Nerva was an elderly senator when, after the death of emperor Domitian in 96 A.D, the senate asked him to be emperor. Although popular with the senate and the people of Rome, he was not appreciated by the Army. To placate them he raised the great general Trajan to the rank of Caesar in late October 97 A.D. He died on 25 January 98 A.D.
Communication had always been a critical element in the maintenance and growth of empires, and all ancient civilizations struggled with its associated problems. Romans were famous as innovators in communication and transportation, and much of their success was predicated on their ingenuity in these regards. Augustus founded the imperial postal system as an eventual replacement for the traditional system of tabellarii, or private messengers. This was a bold manoeuvre, as the public postal system was meant to service the whole empire. However, the bulk of the traffic involved governmental communications, and Augustus did not provide for its full maintenance in the Imperial budget. With the passage of time these matters were not corrected, and were generally made worse.
A regular part of this system was the local requisitioning of vehicles, animals and provisions from the private sector. These frequent impositions were resented by those afflicted, as they obstructed citizens from attending to their own tasks, and in the end those citizens likely were not compensated or were under-compensated for the actual cost of the impositions. The system was administered, variously, by government officials, imperial contractors and local magistrates; abuses were commonplace. Apparently Domitian was especially abusive in this regard, so Nerva freed the people from this burden by assuring that the cost of the government’s communication network was assumed by the government. Nerva celebrates his popular reform on this sestertius, which is inscribed VEHICVLATIONE ITALIAE REMISSA. Later in the empire this system, the cursus publicus, became one of the largest governmental institutions of antiquity.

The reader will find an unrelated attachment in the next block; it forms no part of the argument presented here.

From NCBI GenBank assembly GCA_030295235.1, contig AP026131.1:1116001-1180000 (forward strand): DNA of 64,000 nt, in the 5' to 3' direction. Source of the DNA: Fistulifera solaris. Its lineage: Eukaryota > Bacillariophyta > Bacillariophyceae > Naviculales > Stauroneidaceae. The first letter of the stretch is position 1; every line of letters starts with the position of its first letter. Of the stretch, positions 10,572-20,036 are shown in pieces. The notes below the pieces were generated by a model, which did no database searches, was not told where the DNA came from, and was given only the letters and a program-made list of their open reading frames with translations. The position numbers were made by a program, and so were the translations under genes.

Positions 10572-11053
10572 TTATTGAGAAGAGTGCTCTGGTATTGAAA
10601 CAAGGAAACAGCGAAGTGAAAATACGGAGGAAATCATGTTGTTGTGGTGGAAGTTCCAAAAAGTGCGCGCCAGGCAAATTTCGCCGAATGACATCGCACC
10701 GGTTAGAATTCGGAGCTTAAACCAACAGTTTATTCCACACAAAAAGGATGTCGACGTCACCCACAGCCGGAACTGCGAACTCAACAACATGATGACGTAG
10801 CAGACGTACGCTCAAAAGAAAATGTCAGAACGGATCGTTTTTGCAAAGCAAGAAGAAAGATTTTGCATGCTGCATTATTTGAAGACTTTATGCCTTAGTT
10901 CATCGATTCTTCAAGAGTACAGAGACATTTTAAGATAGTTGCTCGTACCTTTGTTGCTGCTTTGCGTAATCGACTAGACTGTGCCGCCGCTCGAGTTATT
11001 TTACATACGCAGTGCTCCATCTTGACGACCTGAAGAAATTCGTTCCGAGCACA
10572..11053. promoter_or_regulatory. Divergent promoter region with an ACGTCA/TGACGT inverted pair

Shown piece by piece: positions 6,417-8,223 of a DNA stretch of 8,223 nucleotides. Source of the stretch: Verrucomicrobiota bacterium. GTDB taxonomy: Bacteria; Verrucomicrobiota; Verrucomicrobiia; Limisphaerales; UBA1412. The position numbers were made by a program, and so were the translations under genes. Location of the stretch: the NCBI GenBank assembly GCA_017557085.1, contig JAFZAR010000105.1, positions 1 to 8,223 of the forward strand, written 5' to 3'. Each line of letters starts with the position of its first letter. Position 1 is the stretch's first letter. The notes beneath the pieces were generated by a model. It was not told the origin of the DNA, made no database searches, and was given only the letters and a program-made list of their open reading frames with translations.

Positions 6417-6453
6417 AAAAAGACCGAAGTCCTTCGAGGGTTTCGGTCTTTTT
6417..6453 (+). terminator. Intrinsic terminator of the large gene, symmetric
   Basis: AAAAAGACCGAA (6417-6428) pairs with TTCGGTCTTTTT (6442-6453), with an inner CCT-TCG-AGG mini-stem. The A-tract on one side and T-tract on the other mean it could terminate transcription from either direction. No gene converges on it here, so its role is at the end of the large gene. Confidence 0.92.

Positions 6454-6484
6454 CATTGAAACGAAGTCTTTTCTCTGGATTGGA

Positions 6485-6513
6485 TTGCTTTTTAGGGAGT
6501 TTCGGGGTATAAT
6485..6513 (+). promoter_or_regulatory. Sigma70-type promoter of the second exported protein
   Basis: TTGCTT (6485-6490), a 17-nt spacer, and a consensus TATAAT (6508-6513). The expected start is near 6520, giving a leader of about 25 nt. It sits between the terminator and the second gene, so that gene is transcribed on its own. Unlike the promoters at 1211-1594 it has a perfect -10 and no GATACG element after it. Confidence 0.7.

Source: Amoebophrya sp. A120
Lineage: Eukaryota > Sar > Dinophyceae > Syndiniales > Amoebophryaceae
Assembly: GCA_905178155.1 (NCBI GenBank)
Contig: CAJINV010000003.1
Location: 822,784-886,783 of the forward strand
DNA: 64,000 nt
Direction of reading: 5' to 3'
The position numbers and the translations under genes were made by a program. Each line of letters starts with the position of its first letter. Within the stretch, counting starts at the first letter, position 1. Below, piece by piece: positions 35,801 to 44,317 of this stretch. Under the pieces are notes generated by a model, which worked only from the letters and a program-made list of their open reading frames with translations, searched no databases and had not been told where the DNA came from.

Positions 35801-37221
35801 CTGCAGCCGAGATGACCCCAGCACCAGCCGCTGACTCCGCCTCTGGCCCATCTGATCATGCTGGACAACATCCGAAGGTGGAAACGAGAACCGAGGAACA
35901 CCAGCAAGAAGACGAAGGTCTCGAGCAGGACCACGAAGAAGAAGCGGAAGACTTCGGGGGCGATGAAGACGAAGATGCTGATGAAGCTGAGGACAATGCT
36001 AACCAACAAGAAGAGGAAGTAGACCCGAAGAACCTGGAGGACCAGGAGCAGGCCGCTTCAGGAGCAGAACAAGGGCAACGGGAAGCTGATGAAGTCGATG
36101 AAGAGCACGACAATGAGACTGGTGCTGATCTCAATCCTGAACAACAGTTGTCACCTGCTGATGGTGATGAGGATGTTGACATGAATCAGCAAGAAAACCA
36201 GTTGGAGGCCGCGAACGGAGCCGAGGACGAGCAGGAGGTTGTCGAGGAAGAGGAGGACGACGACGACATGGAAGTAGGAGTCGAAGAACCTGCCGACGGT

On this spectacular sestertius we see the mules and their accoutrements in rare detail. Most interesting, perhaps, is the high-wheeled cart behind the mules with its pole-and-harnesses trapping resting upright. The scene is placid, with the horses grazing and the vehicle out of commission. The decision to depict a rather idyllic scene, as opposed to showing a mule-cart on the move, is a perfect reflection of the inscription, which itself refers to the remission of the burden. (NAC 46, 551 note).
Laureate head right
IMP NERVA CAES AVG PM TR P COS III PP
Two mules grazing, one left, one right; behind, high-wheeled cart, with pole and harness, tipped up and pointing slightly to right
VEHICVLATIONE ITALIAE REMISSA SC
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